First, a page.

When it comes to winning at the poker table, many players have a kind of "tunnel vision" toward winning. They focus only on how to win more and larger pots, whether it's through bluffing, calculating odds, or reading poker tells.
However, probably one of the most profitable skills you can develop is to stop losing big pots. There are a lot of strategies out there for how to win hands, but very rarely does a player focus on strategies on how to not lose big hands. Many players blame that part of the game on luck and other forces "out of their control."
The reality is, you can win tons of great hands and gain a chip lead, but it doesn't mean much if you don't know how to keep it.
If you look at the World Series of Poker final tables history, the story more often than not is the same – a player builds a huge chip lead and he knows how to keep it. He doesn’t lose big hands, which is what allows him to keep his gigantic stack of chips and bully the other guys around.
The concept is equally important for players who aren’t in the chip lead, because no matter how many pots you win, you won't win a game or tournament if you lose a lot of big hands.
The most important thing in avoiding big losses is anticipation. You can cut down the number of big hands you lose by simply anticipating better. You can’t anticipate the cards that are going to come, but you can anticipate the bets that will come.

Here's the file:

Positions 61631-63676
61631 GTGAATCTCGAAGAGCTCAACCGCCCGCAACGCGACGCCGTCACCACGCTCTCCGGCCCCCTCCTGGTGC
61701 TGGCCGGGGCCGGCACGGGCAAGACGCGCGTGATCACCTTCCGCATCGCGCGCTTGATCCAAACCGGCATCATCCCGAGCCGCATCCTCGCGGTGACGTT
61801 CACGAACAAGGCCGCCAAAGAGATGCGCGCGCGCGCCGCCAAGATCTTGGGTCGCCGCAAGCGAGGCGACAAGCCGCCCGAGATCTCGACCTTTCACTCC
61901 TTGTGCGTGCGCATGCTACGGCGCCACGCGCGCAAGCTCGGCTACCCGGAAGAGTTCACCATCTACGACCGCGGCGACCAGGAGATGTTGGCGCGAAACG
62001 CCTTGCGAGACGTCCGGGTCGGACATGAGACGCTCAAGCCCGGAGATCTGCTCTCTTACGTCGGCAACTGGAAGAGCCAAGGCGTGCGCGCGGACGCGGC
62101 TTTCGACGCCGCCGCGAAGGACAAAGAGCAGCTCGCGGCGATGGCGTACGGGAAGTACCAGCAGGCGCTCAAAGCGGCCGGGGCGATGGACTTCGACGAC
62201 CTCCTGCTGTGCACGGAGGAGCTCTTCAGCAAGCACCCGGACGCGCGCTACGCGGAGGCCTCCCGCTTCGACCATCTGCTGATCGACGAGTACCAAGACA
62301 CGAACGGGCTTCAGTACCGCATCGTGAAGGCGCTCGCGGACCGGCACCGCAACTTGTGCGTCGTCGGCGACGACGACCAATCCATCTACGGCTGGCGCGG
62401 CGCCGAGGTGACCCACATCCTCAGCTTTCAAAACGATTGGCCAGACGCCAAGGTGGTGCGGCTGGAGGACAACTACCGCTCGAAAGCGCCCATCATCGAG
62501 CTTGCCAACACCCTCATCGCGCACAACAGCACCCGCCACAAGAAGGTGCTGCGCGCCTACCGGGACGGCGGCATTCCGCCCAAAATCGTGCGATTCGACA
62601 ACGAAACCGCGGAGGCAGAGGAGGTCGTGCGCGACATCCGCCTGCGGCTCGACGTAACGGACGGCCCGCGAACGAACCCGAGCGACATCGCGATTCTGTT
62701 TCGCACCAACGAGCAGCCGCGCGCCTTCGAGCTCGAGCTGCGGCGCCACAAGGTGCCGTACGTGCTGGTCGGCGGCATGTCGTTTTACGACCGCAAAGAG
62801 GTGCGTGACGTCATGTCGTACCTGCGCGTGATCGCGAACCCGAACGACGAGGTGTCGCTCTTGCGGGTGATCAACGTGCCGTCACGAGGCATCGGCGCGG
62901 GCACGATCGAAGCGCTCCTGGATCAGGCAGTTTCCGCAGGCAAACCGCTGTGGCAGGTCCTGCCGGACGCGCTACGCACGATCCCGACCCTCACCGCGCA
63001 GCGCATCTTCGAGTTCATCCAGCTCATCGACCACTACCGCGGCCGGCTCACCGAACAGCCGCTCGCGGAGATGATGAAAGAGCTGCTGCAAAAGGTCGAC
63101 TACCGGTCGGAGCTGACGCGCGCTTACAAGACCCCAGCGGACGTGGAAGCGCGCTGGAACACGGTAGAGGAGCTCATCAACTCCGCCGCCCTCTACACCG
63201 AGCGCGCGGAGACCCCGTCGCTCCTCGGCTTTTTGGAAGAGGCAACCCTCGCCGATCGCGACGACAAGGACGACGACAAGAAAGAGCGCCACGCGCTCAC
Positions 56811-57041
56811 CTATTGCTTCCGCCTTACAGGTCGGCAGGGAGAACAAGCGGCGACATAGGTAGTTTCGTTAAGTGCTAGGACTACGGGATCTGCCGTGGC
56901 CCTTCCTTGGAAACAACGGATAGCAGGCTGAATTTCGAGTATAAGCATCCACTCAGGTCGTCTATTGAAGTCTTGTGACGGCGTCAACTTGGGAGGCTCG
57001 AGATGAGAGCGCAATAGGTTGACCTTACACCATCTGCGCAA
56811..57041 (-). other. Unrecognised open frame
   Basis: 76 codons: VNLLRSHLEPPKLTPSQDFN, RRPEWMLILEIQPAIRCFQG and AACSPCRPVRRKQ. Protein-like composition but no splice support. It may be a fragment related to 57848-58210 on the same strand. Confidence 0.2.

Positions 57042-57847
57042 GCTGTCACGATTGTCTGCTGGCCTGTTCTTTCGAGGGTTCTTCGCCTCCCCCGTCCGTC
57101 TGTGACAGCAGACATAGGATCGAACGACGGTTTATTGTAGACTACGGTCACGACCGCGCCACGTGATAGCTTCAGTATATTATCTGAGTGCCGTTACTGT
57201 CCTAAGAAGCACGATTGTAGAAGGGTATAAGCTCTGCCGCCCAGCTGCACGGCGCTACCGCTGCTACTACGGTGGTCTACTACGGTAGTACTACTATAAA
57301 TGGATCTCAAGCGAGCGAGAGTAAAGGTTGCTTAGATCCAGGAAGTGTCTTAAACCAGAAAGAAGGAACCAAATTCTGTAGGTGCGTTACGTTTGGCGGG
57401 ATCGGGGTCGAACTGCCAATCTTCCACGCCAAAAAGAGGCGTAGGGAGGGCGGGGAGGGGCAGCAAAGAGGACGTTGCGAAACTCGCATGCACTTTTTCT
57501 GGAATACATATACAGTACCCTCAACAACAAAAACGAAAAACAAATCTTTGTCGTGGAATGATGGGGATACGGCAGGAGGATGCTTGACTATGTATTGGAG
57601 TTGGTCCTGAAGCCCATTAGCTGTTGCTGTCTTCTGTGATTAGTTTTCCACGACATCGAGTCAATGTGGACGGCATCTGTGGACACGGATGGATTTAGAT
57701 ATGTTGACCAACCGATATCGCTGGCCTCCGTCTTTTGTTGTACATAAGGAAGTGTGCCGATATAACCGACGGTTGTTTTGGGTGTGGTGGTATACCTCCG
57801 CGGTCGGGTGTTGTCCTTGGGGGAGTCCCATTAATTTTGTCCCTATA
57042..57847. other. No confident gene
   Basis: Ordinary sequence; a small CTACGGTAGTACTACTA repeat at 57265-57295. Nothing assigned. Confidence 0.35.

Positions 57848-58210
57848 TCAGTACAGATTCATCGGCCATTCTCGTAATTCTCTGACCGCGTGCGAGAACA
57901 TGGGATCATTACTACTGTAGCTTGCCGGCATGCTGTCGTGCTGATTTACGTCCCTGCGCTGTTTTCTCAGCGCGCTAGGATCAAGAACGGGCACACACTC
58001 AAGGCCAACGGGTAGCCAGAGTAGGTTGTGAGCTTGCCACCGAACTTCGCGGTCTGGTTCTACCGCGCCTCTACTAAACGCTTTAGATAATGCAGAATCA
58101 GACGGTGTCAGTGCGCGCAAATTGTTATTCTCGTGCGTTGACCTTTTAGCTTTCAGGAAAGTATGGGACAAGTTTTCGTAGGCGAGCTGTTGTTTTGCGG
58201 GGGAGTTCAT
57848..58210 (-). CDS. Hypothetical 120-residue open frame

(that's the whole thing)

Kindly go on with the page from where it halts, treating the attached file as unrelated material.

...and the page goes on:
Let's say you're on the button and dealt AJ off-suit. The blinds are $1-2 and Aaron (a very tight player) makes it $15 to play. Everyone at the table folds and the action is to you. This is the best hand you've seen in awhile, so you call the bet without much hesitation.
That is where you made your first mistake. You know that Aaron is a very tight player that only makes pre-flop raises with monster hands.
But you called the bet anyway, because you didn't anticipate what you would do, even if you hit your ace on the flop.
So the flop hits, and the cards are: A,9,2.
Aaron comes out firing with a $30 bet right away. Now what do you do?
You have to put him on AK, AQ, AA, KK, or QQ. These are pretty much the only hands that Aaron will make a pre-flop raise with.
He didn't check to you, so he probably doesn't have the cowboys or queens. So now you think about what Aaron is holding. In this situation a lot of people would put Aaron on a hand that beat theirs, but instead of folding they decide to see another card for $30 because they feel pot committed. The first mistake leads to a second.
You have to figure he's going to fire again. Are you prepared to call another large bet after the turn with your AJ? You shouldn’t be, and what you've done here is simply dug yourself into a big hole because you played only to win.
You got dealt a good hand and flopped the top pair and then stuck it out in hopes of a better card, when what you should have done was anticipate Aaron's behavior and folded your cards before the flop.
This idea also applies often to chasing straight and flush draws: players often do so without consideration of the future bets they’ll need to call, because they focus on the big potential win.
You have a lot of things to consider in avoiding losses. Start with pondering what your opponent is willing to bet and what you’ll be willing to bet. Then think about what will happen after the next cards, and then the ones after that, and then the ones after that. It's all about anticipation. If you anticipate the different scenarios before they happen, you will prevent big losses. When you stop losing big hands, you'll get to keep the chips you win.